Above: Datcom display at AIS Conference in Canberra (May 2015)
The software crucially, for both student and teacher users, is simple to use and surprisingly powerful. We have learnt that for adoption to occur technology needs to be simple and intuitive to use. Certainly I am feeling that both the software and hardware have developed considerably and are now more accessible for students and teachers. Importantly, for us, the software is iPad enabled for our 1:1 iPad classrooms. Here I must note that 3D printing is a rapidly evolving technology and there are a variety types appearing. I would be cautious about investing too much in hardware yet. 

Our approach towards adoption will be purposeful and cautious. Enabling teachers will be crucial. Teachers will need to understand how this technology might fit into learning programs and how students can benefit. As with many new initiatives I envisage that some teachers will champion the innovation. Because we are interested in challenging students and providing more open ended learning opportunities we have asked Datacom to run a series workshops which will model an inquiry based approach to the 3D learning experience. Hopefully this will not only develop capability, but importantly will engage our teachers in a collaborative, purposeful learning environment themselves.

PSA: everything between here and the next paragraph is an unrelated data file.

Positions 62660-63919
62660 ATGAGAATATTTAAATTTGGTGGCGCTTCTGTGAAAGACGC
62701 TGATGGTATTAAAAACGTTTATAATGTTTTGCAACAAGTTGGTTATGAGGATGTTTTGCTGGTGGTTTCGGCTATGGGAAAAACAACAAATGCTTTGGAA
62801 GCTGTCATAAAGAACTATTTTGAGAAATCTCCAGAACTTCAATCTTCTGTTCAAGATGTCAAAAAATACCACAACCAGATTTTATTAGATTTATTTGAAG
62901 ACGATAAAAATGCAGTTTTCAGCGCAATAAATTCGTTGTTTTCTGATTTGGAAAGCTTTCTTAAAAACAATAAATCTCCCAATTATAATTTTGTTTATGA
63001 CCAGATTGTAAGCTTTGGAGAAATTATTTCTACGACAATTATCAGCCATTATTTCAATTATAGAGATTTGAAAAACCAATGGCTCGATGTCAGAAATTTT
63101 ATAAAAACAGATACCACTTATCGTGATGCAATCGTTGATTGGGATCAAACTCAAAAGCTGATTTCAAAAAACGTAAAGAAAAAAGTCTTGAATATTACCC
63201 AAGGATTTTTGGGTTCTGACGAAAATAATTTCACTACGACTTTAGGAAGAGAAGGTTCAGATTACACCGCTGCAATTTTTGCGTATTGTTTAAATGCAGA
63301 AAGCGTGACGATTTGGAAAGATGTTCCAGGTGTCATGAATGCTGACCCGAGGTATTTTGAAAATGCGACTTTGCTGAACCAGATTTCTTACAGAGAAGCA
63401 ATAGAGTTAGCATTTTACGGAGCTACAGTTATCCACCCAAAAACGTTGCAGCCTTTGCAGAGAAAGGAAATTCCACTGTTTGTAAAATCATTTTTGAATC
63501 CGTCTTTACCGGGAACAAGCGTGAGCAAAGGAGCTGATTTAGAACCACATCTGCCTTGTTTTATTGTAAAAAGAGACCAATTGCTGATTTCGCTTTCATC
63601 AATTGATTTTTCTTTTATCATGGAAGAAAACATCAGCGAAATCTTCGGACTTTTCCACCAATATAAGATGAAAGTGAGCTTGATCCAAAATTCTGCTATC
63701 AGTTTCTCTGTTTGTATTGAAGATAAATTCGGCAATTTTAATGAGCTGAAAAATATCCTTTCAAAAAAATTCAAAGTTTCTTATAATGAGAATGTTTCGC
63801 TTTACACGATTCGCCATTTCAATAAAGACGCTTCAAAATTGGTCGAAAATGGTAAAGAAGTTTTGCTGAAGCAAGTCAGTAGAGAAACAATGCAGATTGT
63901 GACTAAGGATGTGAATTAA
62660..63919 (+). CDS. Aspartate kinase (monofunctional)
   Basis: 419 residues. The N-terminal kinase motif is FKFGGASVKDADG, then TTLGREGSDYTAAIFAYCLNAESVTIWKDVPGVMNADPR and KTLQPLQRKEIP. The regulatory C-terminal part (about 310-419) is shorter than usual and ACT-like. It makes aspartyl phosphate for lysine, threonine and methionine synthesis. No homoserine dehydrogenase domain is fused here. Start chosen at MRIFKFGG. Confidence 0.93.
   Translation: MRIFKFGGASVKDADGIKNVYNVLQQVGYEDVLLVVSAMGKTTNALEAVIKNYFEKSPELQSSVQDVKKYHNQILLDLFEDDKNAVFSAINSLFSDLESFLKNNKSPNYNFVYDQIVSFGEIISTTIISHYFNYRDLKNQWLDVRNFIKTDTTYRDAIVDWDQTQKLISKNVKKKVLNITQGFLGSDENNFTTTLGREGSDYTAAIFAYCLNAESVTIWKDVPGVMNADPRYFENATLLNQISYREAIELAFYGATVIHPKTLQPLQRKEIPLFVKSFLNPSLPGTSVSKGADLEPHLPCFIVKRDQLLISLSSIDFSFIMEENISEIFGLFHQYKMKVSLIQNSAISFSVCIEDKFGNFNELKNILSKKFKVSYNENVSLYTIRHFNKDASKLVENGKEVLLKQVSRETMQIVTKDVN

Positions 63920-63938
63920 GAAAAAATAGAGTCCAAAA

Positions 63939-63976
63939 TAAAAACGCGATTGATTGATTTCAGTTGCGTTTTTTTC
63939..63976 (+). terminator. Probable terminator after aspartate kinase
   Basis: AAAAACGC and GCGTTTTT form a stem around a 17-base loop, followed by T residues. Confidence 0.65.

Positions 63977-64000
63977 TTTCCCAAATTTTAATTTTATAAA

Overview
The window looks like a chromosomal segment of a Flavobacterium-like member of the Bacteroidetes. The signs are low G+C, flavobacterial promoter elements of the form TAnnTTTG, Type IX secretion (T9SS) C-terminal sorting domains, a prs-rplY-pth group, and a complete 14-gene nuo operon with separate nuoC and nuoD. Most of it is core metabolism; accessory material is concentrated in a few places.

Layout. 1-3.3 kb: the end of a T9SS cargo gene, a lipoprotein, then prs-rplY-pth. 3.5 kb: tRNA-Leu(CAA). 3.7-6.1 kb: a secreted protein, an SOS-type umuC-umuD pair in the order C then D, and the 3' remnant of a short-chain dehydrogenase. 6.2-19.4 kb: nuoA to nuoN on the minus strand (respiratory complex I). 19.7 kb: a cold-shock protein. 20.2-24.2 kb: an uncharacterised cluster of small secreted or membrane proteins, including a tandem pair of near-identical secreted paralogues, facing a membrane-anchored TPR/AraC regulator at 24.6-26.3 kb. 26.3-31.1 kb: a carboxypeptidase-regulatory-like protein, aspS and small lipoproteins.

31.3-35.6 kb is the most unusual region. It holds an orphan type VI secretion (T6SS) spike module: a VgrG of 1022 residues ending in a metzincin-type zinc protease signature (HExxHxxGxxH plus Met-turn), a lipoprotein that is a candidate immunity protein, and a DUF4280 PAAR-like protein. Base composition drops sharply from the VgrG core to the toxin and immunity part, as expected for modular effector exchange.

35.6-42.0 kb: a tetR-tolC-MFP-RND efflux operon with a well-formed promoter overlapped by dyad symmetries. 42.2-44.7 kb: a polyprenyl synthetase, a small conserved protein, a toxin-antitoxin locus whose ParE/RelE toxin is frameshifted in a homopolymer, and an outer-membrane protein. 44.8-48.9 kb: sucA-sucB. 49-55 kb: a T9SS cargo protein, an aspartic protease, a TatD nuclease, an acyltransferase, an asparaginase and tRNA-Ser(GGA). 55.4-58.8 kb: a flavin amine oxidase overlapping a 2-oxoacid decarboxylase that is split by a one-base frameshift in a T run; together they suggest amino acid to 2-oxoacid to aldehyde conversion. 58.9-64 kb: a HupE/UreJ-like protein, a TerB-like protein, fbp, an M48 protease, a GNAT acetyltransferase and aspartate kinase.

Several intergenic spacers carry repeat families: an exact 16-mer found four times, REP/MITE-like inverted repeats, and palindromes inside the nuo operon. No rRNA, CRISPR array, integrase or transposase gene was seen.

The second phase will certainly involve a small commitment to 3D hardware. The extent of this will be informed by the reaction of our teaching staff to the 3D printing workshops that are referred to above. At this stage it is about providing capability and opening possibilities. What we are hoping to see is 3D printing becoming an option rather than a necessity. In much of the more open ended learning, which we are encouraging, it is about providing choice. Certainly as problem solvers, thinkers and designers we want to provide choice and 3D printing could be a powerful option. 

Frenetic Activity – PBL in a Year 6 Classroom